WERKMAN, H. N. HAP Grieshaber et al.: HENDRIK NICOLAAS WERKMAN 1882 – 1945. Bochum: Städtische Kunstgalerie, 1961.

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HENDRIK NICOLAAS WERKMAN 1882 – 1945

H. A. P.  Grieshaber et al.

H. A. P.  Grieshaber et al.: HENDRIK NICOLAAS WERKMAN 1882 – 1945. Bochum: Städtische Kunstgalerie, 1961 First edition. Text in German. Quarto. Thick printed wrappers. Fitted acetate sleeve. Printed endpapers. 119 pp. Black and white and color reproductions. Elaborate graphic design. Multiple paper stocks and printing techniques throughout. Critical essays, biography and complete illustrated catalog of works. Light wear overall, but a very good or better copy.

8.75 x 9.75 book with 119 pages profusely illustrated with color work samples of Werkman's avant-garde Dutch typography. Catalog for the first major Werkman exhibition, held at the Städtische Kunstgalerie from October 21, 1961 to December 25, 1961. Includes essays by HAP Grieshaber, F. R. H. Henkels, Peter Leo, Jan Martinet, Pauline Martinet, complete illustrated catalog of works, and bibliography. An exceptional labor of love from H. A. P.  Grieshaber and the Kunstgalerie Bochum. My highest recommendation.

Hendrik Nicolaas Werkman (1882 – 1945) was an experimental Dutch artist, typographer and printer who set up a clandestine printing house during the Nazi occupation (1940–45) and was executed by the Gestapo in the closing days of the war.

In 1908 Werkman established a printing and publishing house in Groningen that at its peak employed some twenty workers. Financial setbacks forced its closure in 1923, after which Werkman started anew with a small workshop in the attic of a warehouse.

Werkman was a member of the artists' group De Ploeg ("The Plough"), for whom he printed posters, invitations and catalogues. From 1923 to 1926, he produced his own English-named avant-garde magazine The Next Call, which, like other works of the period, included collage-like experimentation with typefaces, printing blocks and other printers' materials. He would distribute the magazine by exchanging it for works by other avant-garde artists and designers abroad and so kept in touch with progressive trends in European art. Among the most fruitful contacts were with Theo van Doesburg, Kurt Schwitters, El Lissitzky and Michel Seuphor, the last of whom exhibited a print of his in Paris.

Such contact was vital while Werkman was building up his business and could not leave Groningen. In 1929 he was able to visit Cologne and Paris, after which he developed a new printing method, applying the ink roller directly to the paper and then stamping to achieve unique effects on a simple handpress. The more complex of these required some fifty handlings in and out of the press and could take a whole day to complete. Another of his experimental techniques was the painstaking production of abstract designs using the typewriter, which he called tiksels. After 1929 he also began writing rhythmic sound poems.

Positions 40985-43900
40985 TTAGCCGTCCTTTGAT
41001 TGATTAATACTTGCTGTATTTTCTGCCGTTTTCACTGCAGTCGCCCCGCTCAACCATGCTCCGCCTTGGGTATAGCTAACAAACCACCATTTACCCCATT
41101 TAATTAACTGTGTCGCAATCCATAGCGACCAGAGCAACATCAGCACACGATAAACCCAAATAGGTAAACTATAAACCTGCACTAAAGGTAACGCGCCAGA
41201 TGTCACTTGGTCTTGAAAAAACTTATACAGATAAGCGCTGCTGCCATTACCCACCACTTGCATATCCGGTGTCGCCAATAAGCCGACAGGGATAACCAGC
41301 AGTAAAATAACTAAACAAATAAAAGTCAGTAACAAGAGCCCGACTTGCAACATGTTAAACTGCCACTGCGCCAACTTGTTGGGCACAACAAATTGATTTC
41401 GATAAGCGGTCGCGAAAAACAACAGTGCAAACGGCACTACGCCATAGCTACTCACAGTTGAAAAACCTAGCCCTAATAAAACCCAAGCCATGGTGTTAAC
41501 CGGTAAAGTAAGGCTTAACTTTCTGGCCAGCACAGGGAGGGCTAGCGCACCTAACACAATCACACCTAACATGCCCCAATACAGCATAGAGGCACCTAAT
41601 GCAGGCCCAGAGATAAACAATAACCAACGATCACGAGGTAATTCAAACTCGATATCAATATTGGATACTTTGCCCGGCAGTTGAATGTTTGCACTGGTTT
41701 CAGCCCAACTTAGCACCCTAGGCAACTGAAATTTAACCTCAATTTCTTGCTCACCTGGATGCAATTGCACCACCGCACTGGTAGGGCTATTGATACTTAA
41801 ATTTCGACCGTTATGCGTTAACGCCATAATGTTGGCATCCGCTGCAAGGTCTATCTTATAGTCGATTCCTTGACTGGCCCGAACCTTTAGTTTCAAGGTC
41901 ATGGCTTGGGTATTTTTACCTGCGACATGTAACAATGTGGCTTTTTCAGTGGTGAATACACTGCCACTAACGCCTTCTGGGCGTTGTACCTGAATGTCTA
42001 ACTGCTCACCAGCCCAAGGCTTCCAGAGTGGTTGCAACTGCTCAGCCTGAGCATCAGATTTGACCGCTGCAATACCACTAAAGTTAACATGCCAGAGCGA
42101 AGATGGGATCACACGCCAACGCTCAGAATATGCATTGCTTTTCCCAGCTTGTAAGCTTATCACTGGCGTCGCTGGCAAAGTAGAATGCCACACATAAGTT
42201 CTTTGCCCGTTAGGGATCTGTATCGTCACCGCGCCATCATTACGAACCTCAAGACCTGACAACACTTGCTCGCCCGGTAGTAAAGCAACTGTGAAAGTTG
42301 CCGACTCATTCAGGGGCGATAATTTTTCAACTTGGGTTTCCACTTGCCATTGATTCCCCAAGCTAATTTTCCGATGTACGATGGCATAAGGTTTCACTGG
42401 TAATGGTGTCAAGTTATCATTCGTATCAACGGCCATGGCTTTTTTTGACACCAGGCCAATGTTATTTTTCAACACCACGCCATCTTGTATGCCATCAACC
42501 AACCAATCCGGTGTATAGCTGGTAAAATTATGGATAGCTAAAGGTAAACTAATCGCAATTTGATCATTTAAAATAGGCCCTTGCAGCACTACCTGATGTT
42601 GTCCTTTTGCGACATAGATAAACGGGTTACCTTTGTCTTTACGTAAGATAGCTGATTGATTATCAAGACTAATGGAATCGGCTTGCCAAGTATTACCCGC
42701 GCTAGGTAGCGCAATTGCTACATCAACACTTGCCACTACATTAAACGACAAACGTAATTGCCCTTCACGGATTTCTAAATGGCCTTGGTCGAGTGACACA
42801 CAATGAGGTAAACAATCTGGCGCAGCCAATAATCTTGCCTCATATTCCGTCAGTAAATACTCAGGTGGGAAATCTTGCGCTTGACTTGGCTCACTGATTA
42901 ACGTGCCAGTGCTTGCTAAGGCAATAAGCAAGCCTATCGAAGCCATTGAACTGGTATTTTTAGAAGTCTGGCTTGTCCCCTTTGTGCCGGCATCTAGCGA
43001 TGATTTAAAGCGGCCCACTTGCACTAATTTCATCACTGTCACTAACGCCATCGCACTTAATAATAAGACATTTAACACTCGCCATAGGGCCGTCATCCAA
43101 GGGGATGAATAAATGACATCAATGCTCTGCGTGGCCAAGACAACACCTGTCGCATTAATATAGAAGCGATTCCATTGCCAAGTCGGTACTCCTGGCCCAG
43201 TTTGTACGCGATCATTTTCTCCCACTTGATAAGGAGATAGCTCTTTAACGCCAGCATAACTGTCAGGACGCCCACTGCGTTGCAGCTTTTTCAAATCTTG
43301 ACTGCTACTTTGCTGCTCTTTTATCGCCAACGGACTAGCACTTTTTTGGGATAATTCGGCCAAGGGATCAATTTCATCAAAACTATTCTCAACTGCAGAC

In May 1940, soon after the German invasion of the Netherlands, Werkman started a clandestine publishing house, De Blauwe Schuit ("The Blue Barge"), which ran to forty publications, all designed and illustrated by Werkman. Included there were a series of Hassidic stories from the legend of the Baal Shem Tov. On 13 March 1945, the Gestapo arrested Werkman, executing him by firing squad along with nine other prisoners in the forest near Bakkeveen on 10 April, three days before Groningen was liberated. Many of his paintings and prints, which the Gestapo had confiscated, were lost in the fire that broke out during the battle over the city.

Just before World War II the museum director Willem Sandberg, who was originally trained as a typographer, had paid Werkman a visit and even arranged for him a small solo exhibition in Amsterdam in 1939. Immediately after the war he put on a retrospective at the Stedelijk Museum and laid the foundation for its large collection of Werkman's work. He also wrote a tribute to his friend, “a man with a craving for freedom manifest in his way of life, expressed in his work, who became an artist at the moment he was economically broken, deserted by everybody, considered a freak – at that moment he created a world of his own, warm, vivid and vital.”A later tribute to his example was paid in an American monograph devoted to his work: “Since Werkman’s death an awareness of his relevance to contemporary graphic design has steadily emerged, and his work has lost nothing of its richness, spirit and optimism.”

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